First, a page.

Article

Chronic myeloid leukemia: Mechanisms of blastic transformation

Department of Molecular Virology, Immunology and Medical Genetics and Comprehensive Cancer Center, The Ohio State University, Columbus, Ohio 41230, USA.
The Journal of clinical investigation (Impact Factor: 13.77). 07/2010; 120(7):2254-64. DOI: 10.1172/JCI41246
Source: PubMed

ABSTRACT The BCR-ABL1 oncoprotein transforms pluripotent HSCs and initiates chronic myeloid leukemia (CML). Patients with early phase (also known as chronic phase [CP]) disease usually respond to treatment with ABL tyrosine kinase inhibitors (TKIs), although some patients who respond initially later become resistant. In most patients, TKIs reduce the leukemia cell load substantially, but the cells from which the leukemia cells are derived during CP (so-called leukemia stem cells [LSCs]) are intrinsically insensitive to TKIs and survive long term. LSCs or their progeny can acquire additional genetic and/or epigenetic changes that cause the leukemia to transform from CP to a more advanced phase, which has been subclassified as either accelerated phase or blastic phase disease. The latter responds poorly to treatment and is usually fatal. Here, we discuss what is known about the molecular mechanisms leading to blastic transformation of CML and propose some novel therapeutic approaches.

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    • "CML-CP is characterized by an increase in immature and mature myeloid cells with maintenance of hematopoietic differentiation, whereas CML-AP and BC are characterized by more number of immature cells with great reduction in hematopoietic differentiation process and are associated with increased resistance to apoptosis (Calabretta and Perrotti, 2004). More than 90% of CML patients are diagnosed when their disease is in a relatively early phase known as the chronic phase (CP) (Perrotti et al, 2010). CML-BC is characterized by enhanced genomic instability, dysregulated proliferation and arrested differentiation of hematopoietic progenitors. "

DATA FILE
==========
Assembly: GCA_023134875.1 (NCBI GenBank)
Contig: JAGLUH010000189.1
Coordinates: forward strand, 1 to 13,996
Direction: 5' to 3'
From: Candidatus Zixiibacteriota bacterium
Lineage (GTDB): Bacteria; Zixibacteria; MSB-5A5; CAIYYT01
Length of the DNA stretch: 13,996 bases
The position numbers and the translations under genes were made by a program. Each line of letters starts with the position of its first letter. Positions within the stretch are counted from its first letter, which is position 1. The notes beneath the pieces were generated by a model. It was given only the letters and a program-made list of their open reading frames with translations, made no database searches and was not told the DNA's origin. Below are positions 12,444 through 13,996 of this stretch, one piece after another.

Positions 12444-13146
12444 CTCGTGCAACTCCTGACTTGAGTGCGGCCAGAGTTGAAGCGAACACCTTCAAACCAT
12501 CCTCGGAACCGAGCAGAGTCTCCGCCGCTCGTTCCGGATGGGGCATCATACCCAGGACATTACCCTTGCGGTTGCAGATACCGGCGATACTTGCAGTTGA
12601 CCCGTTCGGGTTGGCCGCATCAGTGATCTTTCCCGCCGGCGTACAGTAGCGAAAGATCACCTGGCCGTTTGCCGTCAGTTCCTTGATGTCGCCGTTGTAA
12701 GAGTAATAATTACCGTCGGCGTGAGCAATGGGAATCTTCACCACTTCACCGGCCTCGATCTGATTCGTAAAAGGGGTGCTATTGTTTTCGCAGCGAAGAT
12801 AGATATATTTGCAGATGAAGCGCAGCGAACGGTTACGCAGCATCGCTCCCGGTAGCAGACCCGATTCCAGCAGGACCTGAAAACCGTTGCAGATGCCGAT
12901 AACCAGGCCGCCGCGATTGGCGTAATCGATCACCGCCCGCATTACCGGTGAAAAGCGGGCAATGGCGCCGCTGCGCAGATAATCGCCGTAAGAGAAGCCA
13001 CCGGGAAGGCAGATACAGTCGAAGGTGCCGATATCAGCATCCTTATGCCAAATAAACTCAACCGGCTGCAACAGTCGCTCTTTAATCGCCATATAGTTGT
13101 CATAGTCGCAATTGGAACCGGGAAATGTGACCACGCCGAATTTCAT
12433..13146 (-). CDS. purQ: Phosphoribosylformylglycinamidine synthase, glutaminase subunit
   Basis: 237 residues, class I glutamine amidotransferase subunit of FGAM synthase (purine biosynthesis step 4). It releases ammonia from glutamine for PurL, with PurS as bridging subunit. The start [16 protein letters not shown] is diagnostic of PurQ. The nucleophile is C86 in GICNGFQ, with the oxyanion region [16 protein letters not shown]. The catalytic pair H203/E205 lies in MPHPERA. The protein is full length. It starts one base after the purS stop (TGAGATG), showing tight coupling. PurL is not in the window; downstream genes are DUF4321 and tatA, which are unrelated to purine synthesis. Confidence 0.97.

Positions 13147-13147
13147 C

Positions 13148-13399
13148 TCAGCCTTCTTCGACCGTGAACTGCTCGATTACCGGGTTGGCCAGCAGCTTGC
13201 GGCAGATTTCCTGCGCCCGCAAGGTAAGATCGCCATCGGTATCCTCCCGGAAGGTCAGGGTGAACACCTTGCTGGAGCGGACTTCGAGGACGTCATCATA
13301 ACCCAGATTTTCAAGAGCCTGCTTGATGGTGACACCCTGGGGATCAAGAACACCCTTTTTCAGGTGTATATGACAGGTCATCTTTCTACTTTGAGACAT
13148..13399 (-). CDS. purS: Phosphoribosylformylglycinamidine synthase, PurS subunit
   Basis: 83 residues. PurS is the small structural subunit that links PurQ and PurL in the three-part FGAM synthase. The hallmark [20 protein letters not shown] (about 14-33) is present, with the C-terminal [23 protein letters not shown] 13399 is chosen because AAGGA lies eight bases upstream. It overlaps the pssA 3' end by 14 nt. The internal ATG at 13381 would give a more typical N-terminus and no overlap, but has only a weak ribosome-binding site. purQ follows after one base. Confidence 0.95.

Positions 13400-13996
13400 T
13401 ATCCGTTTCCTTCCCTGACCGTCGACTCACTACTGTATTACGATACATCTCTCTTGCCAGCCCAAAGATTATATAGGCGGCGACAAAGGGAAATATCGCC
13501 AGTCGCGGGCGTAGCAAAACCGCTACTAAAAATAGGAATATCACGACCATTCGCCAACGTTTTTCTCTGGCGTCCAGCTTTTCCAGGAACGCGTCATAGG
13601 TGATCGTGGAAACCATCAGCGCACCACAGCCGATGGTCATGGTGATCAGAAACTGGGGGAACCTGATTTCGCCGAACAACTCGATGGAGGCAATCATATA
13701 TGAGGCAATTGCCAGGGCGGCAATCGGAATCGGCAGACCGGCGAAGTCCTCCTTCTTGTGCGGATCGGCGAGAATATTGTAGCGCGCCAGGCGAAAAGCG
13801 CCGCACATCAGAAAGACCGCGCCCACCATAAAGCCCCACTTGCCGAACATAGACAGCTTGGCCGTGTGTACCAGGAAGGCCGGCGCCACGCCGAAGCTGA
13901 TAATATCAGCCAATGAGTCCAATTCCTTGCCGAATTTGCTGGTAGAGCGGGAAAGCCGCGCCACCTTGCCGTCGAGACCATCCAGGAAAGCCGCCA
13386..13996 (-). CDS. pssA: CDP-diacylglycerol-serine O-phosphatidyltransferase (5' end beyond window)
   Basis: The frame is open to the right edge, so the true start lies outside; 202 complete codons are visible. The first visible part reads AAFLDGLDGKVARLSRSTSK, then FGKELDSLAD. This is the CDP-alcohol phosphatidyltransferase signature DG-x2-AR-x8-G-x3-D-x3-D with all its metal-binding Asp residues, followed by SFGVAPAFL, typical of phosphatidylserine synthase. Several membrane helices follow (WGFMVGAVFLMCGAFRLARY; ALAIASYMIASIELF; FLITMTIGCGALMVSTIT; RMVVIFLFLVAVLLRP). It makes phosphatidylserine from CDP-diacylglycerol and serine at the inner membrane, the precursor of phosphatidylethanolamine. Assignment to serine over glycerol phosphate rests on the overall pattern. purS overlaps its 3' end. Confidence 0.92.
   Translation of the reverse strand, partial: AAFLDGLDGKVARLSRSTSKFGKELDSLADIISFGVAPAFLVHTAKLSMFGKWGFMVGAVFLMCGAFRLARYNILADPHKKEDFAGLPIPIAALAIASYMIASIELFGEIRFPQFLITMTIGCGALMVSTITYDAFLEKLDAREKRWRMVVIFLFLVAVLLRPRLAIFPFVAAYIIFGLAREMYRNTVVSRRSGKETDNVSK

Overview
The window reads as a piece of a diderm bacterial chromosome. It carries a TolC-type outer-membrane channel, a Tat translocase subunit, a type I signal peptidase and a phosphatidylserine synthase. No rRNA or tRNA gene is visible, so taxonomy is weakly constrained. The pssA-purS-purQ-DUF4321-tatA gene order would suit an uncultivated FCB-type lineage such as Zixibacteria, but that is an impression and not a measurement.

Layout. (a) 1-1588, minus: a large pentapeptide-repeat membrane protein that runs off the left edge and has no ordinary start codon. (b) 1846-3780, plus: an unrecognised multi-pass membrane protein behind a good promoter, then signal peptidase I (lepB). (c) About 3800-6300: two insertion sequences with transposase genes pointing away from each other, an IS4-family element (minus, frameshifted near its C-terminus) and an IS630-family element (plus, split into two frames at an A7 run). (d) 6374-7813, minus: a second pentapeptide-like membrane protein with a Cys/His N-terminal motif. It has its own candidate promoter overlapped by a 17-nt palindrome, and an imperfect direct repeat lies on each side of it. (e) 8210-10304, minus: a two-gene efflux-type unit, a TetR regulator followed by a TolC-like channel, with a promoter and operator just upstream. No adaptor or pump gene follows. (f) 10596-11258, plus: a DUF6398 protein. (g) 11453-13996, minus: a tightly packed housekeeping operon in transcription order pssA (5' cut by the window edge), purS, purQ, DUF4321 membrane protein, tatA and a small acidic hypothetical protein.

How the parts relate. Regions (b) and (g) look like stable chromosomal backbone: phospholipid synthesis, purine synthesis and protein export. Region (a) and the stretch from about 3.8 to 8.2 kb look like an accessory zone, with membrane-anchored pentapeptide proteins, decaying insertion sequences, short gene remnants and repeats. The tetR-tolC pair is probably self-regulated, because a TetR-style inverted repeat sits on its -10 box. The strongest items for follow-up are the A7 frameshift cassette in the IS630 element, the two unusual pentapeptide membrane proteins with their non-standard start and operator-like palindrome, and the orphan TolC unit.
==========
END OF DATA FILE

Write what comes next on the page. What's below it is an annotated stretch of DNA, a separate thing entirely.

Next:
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    ABSTRACT: Chronic Myeloid Leukemia (CML) is a myeloproliferative neoplasm of the hematopoietic system, characterized by the presence of the BCR-ABL oncoprotein due to the chromosomal translocation t (9;22). This oncoprotein has elevated tyrosine kinase activity, which leads to enhanced proliferation, reduced differentiation and apoptosis, increased angiogenesis etc. Even though several targeted tyrosine kinase inhibitors (TKIs) such as imatinib, dasatinib etc. are being employed in treating CML, a proportion of patients (25-30%) exhibit resistance to TKIs leading to treatment failure and unchecked disease progression. Progression of CML may be due to genetic instability which include chromosomal translocations, mutations, polymorphisms and gene amplification which ultimately causes up and down regulation of genes in various pathways including angiogenesis. Increased angiogenesis is associated with CML due to the up regulation of various angiogenic factors and their transcriptional regulators, which in turn has been found to lead to disease progression to advanced phases, as the protein products of these genes may act synergistically with BCR-ABL oncoprotein in advancing the disease. Single nucleotide polymorphisms (SNPs) are one of the causes for up regulation of antigenic genes and are associated with susceptibility and progression of CML by affecting therapeutic outcome. This review focuses mainly on the role of upregulated pro-angiogenic factors-VEGF, IL-8 and their transcriptional regulators HIF1α, NF-kB and also the role of SNPs in these genes in disease susceptibility, progression, drug response, prognosis and survival in CML patients. Identification of SNPs and up regulated genes of angiogenesis may serve as biomarkers for predicting disease progression, drug response, prognosis etc. Anti-angiogenic therapy is aimed at targeting the new blood vessels that supply nutrients to rapidly growing tumor cells. Combinations of targeted therapy and anti-angiogenic therapy may serve as the novel therapeutic strategies in overcoming drug resistance and thereby preventing the disease progression in CML.